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NASA's Space Launch System: Systems Engineering Approach for Affordability and Mission Success
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Author and Affiliation:
Hutt, John J.(NASA Marshall Space Flight Center, Huntsville, AL, United States)
Whitehead, Josh(NASA Marshall Space Flight Center, Huntsville, AL, United States)
Hanson, John(NASA Marshall Space Flight Center, Huntsville, AL, United States)
Abstract: NASA is working toward the first launch of a new, unmatched capability for deep space exploration, with launch readiness planned for 2018. The initial Block 1 configuration of the Space Launch System will more than double the mass and volume to Low Earth Orbit (LEO) of any launch vehicle currently in operation - with a path to evolve to the greatest capability ever developed. The program formally began in 2011. The vehicle successfully passed Preliminary Design Review (PDR) in 2013, Key Decision Point C (KDPC) in 2014 and Critical Design Review (CDR) in October 2015 - nearly 40 years since the last CDR of a NASA human-rated rocket. Every major SLS element has completed components of test and flight hardware. Flight software has completed several development cycles. RS-25 hotfire testing at NASA Stennis Space Center (SSC) has successfully demonstrated the space shuttle-heritage engine can perform to SLS requirements and environments. The five-segment solid rocket booster design has successfully completed two full-size motor firing tests in Utah. Stage and component test facilities at Stennis and NASA Marshall Space Flight Center are nearing completion. Launch and test facilities, as well as transportation and other ground support equipment are largely complete at NASA's Kennedy, Stennis and Marshall field centers. Work is also underway on the more powerful Block 1 B variant with successful completion of the Exploration Upper Stage (EUS) PDR in January 2017. NASA's approach is to develop this heavy lift launch vehicle with limited resources by building on existing subsystem designs and existing hardware where available. The systems engineering and integration (SE&I) of existing and new designs introduces unique challenges and opportunities. The SLS approach was designed with three objectives in mind: 1) Design the vehicle around the capability of existing systems; 2) Reduce work hours for nonhardware/ software activities; 3) Increase the probability of mission success by focusing effort on more critical activities.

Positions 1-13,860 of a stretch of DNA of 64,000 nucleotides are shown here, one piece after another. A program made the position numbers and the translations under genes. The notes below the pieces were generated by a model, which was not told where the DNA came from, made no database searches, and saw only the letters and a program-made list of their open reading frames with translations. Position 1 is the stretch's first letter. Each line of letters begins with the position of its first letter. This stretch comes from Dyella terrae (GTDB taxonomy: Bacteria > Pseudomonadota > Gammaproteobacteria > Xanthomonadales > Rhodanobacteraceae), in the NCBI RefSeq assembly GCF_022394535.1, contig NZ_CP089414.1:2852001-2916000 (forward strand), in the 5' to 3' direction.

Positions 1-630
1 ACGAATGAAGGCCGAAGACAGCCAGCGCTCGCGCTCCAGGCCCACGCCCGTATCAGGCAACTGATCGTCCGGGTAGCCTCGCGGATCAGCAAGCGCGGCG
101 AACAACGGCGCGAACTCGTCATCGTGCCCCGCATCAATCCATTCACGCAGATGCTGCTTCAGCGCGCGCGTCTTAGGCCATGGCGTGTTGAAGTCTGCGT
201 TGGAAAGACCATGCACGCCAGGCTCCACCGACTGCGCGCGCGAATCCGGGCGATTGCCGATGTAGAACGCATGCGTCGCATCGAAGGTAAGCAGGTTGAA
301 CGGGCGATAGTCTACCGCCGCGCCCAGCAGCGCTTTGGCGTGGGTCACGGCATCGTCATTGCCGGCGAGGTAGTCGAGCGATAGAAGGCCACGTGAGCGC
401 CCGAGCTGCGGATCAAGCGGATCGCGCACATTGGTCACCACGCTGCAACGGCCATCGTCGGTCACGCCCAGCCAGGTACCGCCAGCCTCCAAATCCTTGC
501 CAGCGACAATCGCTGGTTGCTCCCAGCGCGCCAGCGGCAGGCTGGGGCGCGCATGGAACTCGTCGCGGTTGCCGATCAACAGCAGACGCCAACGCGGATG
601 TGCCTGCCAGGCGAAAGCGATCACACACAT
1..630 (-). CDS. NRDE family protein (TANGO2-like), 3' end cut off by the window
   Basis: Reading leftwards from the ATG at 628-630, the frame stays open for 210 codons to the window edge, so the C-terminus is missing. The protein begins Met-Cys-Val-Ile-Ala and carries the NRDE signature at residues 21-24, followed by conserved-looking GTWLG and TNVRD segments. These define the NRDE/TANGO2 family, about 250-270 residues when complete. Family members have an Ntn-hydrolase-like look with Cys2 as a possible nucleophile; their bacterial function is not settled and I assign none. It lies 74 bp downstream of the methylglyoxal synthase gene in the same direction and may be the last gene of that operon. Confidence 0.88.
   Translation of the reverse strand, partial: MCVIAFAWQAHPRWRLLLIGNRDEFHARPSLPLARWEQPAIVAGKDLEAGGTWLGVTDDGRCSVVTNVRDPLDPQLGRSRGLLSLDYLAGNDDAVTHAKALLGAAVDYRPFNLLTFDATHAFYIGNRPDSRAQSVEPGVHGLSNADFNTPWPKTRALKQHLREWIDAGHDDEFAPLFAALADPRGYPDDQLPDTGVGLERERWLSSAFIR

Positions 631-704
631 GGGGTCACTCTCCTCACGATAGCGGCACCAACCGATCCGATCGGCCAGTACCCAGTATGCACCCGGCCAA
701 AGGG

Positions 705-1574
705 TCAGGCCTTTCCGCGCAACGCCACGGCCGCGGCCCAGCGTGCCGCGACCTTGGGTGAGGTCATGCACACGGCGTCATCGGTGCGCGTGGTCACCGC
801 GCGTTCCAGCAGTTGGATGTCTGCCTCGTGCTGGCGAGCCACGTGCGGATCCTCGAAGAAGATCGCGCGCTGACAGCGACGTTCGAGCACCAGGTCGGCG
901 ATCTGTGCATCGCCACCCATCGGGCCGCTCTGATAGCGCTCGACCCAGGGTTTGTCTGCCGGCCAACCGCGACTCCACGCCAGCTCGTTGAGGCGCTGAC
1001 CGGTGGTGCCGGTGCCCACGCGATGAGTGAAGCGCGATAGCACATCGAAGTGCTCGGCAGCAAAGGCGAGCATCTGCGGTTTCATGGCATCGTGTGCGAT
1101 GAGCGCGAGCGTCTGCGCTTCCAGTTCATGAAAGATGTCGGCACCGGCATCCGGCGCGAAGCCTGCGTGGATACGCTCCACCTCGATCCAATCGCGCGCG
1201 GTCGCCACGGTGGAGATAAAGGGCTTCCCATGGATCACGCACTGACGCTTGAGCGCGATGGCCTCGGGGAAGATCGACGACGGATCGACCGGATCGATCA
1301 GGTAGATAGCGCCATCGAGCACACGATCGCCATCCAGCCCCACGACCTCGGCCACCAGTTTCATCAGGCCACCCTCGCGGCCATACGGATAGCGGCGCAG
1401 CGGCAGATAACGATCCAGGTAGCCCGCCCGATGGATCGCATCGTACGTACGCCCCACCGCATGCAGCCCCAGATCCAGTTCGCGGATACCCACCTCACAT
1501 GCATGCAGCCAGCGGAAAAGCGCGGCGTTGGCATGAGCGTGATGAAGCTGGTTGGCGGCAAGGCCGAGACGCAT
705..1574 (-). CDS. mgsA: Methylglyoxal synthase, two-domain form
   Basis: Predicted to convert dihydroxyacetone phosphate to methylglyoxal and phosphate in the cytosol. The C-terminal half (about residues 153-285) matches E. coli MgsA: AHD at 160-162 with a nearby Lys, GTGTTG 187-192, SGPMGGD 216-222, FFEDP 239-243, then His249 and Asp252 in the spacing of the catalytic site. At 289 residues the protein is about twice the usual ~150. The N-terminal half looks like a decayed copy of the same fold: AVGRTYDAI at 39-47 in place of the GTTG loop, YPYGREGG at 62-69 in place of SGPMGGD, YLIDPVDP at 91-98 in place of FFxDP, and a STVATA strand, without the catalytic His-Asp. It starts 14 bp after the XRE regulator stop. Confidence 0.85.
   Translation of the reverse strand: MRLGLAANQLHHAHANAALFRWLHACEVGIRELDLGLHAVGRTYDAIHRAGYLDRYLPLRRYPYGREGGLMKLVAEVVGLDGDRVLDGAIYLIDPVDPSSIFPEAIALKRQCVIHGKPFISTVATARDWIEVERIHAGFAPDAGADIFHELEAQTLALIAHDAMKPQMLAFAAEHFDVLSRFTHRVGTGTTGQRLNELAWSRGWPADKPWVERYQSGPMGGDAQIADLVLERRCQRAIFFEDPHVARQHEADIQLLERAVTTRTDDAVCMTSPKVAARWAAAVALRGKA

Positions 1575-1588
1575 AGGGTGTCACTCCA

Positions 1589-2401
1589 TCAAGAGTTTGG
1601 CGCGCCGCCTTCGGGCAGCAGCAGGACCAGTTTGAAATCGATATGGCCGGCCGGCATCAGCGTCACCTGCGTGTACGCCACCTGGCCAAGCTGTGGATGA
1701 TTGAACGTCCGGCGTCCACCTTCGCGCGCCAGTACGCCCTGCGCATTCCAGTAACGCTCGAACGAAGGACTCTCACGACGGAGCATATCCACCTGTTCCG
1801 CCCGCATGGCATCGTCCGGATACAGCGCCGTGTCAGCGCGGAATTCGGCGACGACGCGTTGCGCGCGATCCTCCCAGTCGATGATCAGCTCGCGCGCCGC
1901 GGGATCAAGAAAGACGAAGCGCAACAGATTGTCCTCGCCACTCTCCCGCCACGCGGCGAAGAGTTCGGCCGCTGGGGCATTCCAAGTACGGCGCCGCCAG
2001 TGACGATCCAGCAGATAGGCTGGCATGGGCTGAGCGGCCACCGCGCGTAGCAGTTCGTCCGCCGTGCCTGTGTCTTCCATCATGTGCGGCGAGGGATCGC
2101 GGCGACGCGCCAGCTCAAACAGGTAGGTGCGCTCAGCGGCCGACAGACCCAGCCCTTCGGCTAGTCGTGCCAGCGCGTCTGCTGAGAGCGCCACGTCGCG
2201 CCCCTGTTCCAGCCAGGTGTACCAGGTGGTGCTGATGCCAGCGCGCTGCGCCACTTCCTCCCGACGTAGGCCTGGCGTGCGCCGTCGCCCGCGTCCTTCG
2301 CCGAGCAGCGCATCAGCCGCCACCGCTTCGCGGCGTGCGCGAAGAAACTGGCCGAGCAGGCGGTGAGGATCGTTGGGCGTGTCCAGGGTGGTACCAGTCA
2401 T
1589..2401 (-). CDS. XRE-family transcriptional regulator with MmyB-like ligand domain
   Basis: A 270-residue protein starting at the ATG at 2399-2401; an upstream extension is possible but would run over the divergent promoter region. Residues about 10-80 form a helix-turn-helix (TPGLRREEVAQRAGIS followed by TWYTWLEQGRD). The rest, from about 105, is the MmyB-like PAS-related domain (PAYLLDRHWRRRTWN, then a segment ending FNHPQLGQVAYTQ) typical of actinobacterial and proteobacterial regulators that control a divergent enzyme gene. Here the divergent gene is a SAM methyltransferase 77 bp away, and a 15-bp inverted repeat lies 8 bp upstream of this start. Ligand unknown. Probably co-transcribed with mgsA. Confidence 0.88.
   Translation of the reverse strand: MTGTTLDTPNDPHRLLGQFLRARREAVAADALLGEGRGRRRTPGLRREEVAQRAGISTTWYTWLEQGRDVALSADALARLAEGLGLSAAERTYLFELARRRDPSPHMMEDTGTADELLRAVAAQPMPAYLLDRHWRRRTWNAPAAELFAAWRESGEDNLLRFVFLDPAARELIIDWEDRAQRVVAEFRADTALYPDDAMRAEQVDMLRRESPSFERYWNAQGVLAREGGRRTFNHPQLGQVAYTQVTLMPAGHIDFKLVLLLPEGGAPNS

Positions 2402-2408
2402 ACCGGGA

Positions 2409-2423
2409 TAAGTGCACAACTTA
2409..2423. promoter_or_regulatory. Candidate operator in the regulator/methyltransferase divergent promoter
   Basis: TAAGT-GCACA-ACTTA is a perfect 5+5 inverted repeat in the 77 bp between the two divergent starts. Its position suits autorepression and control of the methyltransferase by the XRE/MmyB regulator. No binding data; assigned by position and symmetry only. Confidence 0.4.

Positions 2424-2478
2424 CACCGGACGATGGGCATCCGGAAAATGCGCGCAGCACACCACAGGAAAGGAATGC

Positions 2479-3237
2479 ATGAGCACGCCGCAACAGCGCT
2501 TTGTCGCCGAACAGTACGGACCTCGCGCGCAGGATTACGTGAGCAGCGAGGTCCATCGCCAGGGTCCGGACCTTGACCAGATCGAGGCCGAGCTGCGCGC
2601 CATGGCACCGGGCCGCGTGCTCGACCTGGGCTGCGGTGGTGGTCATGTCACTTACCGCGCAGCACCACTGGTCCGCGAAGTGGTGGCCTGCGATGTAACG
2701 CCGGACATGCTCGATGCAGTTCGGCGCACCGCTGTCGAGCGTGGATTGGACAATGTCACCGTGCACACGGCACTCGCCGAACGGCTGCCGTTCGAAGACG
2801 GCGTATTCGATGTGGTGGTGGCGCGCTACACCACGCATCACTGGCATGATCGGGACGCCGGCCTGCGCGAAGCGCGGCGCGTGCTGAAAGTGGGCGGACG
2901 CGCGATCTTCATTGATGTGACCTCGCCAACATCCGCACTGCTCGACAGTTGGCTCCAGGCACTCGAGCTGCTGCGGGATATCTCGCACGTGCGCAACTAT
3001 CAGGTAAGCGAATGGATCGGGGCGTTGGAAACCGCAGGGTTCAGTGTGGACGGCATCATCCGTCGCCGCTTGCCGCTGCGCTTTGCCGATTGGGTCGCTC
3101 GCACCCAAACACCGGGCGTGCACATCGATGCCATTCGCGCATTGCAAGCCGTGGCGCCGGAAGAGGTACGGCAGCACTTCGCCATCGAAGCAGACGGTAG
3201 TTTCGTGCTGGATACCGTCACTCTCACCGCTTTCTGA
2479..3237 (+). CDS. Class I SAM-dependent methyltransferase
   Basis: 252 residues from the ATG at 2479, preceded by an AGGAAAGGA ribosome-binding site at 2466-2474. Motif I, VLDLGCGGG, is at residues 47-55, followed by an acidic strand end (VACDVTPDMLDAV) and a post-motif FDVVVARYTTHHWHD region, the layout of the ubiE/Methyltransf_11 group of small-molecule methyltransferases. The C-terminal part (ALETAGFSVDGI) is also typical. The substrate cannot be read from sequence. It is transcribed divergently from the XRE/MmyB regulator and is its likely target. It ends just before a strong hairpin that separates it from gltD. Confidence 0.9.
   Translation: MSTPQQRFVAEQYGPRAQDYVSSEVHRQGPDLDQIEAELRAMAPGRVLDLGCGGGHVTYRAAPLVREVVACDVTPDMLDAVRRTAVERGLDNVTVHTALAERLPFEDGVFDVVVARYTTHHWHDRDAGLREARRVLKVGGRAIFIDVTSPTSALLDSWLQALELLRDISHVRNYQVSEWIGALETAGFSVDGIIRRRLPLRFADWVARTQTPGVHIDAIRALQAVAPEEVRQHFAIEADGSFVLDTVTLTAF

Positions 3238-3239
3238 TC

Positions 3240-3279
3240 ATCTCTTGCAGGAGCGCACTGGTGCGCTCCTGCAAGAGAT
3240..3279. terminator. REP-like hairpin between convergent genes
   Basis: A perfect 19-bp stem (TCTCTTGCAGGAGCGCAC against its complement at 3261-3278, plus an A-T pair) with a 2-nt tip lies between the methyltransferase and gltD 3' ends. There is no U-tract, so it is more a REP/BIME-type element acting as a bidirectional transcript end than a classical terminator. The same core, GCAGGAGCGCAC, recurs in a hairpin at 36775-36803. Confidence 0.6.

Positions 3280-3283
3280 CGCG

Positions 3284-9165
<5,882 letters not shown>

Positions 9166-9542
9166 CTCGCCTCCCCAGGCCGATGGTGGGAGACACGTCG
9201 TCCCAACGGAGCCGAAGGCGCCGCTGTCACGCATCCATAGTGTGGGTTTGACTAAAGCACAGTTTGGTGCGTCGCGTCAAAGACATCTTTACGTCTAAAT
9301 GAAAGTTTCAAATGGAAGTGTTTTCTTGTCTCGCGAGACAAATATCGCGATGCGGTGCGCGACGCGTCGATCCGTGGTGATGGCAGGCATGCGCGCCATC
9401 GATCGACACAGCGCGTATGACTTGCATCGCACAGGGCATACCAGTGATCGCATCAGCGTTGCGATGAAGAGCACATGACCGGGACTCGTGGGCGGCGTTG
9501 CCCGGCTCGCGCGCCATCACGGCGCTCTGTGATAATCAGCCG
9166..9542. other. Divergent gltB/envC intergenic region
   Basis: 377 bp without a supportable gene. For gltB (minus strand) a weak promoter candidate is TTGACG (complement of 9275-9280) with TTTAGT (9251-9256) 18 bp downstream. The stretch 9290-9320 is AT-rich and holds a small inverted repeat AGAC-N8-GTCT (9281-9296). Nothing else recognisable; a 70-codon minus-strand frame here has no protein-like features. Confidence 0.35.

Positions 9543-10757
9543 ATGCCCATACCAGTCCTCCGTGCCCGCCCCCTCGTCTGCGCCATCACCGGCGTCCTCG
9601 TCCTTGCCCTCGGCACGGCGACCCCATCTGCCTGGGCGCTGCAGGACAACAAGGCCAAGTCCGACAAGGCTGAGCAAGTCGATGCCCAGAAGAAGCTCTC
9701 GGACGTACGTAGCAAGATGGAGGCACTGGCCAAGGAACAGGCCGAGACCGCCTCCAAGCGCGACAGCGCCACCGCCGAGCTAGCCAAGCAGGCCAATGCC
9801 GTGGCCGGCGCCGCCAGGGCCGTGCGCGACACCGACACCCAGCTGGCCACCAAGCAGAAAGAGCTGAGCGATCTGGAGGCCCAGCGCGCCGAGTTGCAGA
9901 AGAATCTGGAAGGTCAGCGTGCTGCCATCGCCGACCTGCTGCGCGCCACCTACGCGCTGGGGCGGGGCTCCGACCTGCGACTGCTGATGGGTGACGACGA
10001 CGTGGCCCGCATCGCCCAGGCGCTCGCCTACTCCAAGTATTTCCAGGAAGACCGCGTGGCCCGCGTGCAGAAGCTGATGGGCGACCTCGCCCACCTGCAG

Publication Date: Sep 12, 2017
Document ID:
20170012312
(Acquired Jan 04, 2018)
Subject Category: LAUNCH VEHICLES AND LAUNCH OPERATIONS; SPACECRAFT DESIGN, TESTING AND PERFORMANCE; LUNAR AND PLANETARY SCIENCE AND EXPLORATION
Report/Patent Number: M17-5932
Document Type: Conference Paper
Publication Information: (SEE 20170012305)
Meeting Information: Annual AIAA Space and Astronautics Forum and Exposition 2017 (AIAA SPACE 2017); 12-14 Sep. 2017; Orlando, FL; United States
Meeting Sponsor: American Inst. of Aeronautics and Astronautics; Reston, VA, United States
Contract/Grant/Task Num: NNM07AA70C
Financial Sponsor: NASA Marshall Space Flight Center; Huntsville, AL, United States
Description: 3p; In English
Distribution Limits: Unclassified; Publicly available; Unlimited
Rights: No Copyright; Work of the U.S. Government - Public use permitted
NASA Terms: DEEP SPACE; LAUNCH VEHICLES; LOW EARTH ORBITS; SPACE EXPLORATION; SPACECRAFT LAUNCHING; SYSTEMS ENGINEERING; PAYLOAD INTEGRATION; SPACECRAFT PERFORMANCE; SOLID PROPELLANT ROCKET ENGINES; CERTIFICATION; COMPLEX SYSTEMS; COST EFFECTIVENESS; PROVING
Availability Notes: Abstract Only
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